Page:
By MICHAEL MAROT
AP Sports Writer
INDIANAPOLIS -- Tom Crean insists he will fix Indiana's basketball program.
And one bleak season is not going to deter him.
Despite starting his tenure in Bloomington with a couple of dozen losses and the school's fewest wins in more than 90 years, Crean's unwavering optimism has the hopeful Hoosiers pondering better days.
"It's been difficult, I'm really not sure there are words that can express it because it's a very tough thing to go through," guard Devan Dumes said after Indiana's season-ending loss in the Big Ten tournament. "But we never gave up, we always fought people and we got through it. There have been a lot of stepping stones, and we've just got to get better."
Crean would expect to hear nothing less from next season's leaders.
After throwing out the old playbook and starting virtually from scratch, Indiana did find some building blocks. It has consistent scorers in Dumes, Verdell Jones and Nick Williams and a strong middle man in forward Tom Pritchard. There is Matt Roth, a solid 3-point shooter, and swingman Malik Story, who causes matchup problems for opponents.
That's just the start.
The returnees have a better understanding of what it takes to survive a 31-game season in the Big Ten, something that could certainly help Pritchard, who started strong but faded toward the end of the season.
Pritchard wants to get stronger so he can be effective from start to finish next season.
"It was pretty tough," he said. "There were a couple of days where I was real sore. We know what we went through this year, and we don't want to go through it again."
And there's more promising news on the horizon.
Guard Jeremiah Rivers, who sat out this season after transferring from Georgetown, will be eligible in the fall and Crean has already signed a strong recruiting class. Some rank the group among the nation's five best.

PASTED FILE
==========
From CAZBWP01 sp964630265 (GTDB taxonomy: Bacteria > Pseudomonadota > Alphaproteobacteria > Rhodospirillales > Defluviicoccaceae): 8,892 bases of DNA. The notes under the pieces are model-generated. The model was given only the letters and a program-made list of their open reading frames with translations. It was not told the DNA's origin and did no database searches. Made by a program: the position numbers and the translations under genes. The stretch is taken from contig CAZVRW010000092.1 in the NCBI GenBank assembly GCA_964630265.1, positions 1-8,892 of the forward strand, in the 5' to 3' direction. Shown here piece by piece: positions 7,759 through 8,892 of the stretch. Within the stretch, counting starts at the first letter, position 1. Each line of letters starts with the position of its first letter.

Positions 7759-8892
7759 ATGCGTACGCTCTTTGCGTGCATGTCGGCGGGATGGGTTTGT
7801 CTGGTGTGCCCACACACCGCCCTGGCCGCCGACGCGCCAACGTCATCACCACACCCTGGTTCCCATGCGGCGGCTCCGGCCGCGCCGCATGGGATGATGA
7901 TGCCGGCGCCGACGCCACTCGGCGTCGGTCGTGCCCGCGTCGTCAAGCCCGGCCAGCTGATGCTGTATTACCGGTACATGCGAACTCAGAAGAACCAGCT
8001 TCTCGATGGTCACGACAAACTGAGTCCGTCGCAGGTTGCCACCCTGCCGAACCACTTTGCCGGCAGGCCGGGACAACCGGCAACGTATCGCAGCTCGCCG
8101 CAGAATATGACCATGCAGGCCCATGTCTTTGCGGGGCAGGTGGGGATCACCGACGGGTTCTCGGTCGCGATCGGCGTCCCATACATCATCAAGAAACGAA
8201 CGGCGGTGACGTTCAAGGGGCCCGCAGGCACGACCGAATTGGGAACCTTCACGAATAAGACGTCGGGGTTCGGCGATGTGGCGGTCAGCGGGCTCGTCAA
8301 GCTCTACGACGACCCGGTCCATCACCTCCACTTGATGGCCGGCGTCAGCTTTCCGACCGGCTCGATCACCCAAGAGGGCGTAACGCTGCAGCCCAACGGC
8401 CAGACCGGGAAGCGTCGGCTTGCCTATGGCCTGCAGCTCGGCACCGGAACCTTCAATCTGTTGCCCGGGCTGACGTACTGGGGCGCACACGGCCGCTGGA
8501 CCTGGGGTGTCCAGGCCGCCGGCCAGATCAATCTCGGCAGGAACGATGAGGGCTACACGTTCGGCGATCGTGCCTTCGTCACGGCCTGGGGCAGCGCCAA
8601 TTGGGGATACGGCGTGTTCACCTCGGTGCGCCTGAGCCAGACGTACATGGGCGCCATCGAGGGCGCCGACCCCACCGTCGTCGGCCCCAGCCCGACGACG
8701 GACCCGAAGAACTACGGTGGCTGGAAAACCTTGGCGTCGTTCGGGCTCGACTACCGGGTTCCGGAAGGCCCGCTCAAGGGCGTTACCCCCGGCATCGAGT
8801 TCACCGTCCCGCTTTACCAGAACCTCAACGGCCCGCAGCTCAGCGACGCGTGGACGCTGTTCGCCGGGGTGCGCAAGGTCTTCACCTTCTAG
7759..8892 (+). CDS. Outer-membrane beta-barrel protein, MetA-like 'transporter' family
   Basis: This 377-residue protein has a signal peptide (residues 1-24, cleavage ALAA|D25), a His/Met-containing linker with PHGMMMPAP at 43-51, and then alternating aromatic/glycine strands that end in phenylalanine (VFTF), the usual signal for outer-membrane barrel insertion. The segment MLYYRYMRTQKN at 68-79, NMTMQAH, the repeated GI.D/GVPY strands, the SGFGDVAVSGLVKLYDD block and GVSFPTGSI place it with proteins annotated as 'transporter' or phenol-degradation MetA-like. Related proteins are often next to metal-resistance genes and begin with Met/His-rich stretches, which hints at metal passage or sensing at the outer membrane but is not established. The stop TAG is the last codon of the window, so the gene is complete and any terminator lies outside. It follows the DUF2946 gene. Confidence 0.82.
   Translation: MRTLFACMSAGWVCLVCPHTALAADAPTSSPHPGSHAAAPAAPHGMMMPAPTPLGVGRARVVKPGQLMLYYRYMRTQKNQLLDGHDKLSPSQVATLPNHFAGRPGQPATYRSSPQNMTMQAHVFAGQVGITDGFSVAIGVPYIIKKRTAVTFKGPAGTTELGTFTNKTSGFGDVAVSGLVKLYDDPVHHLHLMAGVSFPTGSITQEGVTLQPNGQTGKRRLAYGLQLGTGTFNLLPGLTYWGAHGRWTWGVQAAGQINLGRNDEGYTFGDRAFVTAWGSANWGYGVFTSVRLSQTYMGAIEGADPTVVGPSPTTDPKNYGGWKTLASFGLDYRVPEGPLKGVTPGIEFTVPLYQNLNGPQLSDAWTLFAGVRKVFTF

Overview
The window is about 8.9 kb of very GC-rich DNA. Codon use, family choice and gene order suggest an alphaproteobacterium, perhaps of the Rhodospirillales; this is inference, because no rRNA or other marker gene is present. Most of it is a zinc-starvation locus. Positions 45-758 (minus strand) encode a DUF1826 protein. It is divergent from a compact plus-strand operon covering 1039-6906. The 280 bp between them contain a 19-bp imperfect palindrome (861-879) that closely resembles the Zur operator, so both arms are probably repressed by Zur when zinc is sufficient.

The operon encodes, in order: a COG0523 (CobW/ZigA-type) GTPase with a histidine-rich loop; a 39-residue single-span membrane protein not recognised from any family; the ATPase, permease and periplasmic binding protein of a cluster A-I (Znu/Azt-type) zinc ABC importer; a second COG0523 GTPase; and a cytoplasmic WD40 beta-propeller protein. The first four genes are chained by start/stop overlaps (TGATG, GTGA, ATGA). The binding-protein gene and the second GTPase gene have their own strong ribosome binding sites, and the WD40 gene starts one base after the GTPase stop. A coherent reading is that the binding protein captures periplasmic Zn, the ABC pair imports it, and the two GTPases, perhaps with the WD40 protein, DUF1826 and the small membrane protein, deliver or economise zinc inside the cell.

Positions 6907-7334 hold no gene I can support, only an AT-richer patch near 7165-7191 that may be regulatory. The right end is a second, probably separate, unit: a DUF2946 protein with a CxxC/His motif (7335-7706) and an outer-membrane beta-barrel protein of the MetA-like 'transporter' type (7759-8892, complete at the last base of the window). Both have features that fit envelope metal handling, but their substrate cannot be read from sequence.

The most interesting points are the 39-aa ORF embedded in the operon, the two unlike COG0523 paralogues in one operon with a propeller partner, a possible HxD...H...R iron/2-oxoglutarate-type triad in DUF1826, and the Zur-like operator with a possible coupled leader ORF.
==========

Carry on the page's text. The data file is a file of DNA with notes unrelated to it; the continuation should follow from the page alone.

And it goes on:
So Crean, the man who led Marquette to the Final Four, appears to have Indiana back on track, though the full restoration project may not be finished for a couple more years.
The danger: Fans may think next year's promise will lead to a quick fix.
"I want the guys that come in here to become part of the foundation-building of this program, not have anybody look at it like, well, now these guys are here, now we can go," Crean said. "No, we have to come together. We've had a lot of guys get better this year. And, hopefully, we'll get ourselves to a point where we have that consistent depth."
First, though, Crean must solve one problem.
After signing six players in the fall, he now has one more scholarship player than NCAA rules allow. Crean has not hinted at how he will resolve that.
Clearly, the influx of new talent will not guarantee immediate success, but additional bodies and more talent will help alleviate one of the biggest issues the undermanned Hoosiers (6-25) had this season, wearing down late in games.
But Crean believes it starts with some core principles: Working hard in the offseason, working hard in the classroom and staying out of trouble.
It would mark a big break from the scandal-plagued days of Kelvin Sampson's final year, which ended with a host of academic issues and rumors of drug use among players, and handcuffed Crean's first season from the start.
A clean start, more talent, depth and experience, give Crean reason to believe he can restore the luster to a program that owns five national championships and just went through arguably the worst season in its history.
"We've got to continue to build our athleticism, we've certainly got to build our strength," he said. "We'll maximize everything we can to help them have a great spring and, at the same time, keep them on the great track that they're on academically right now."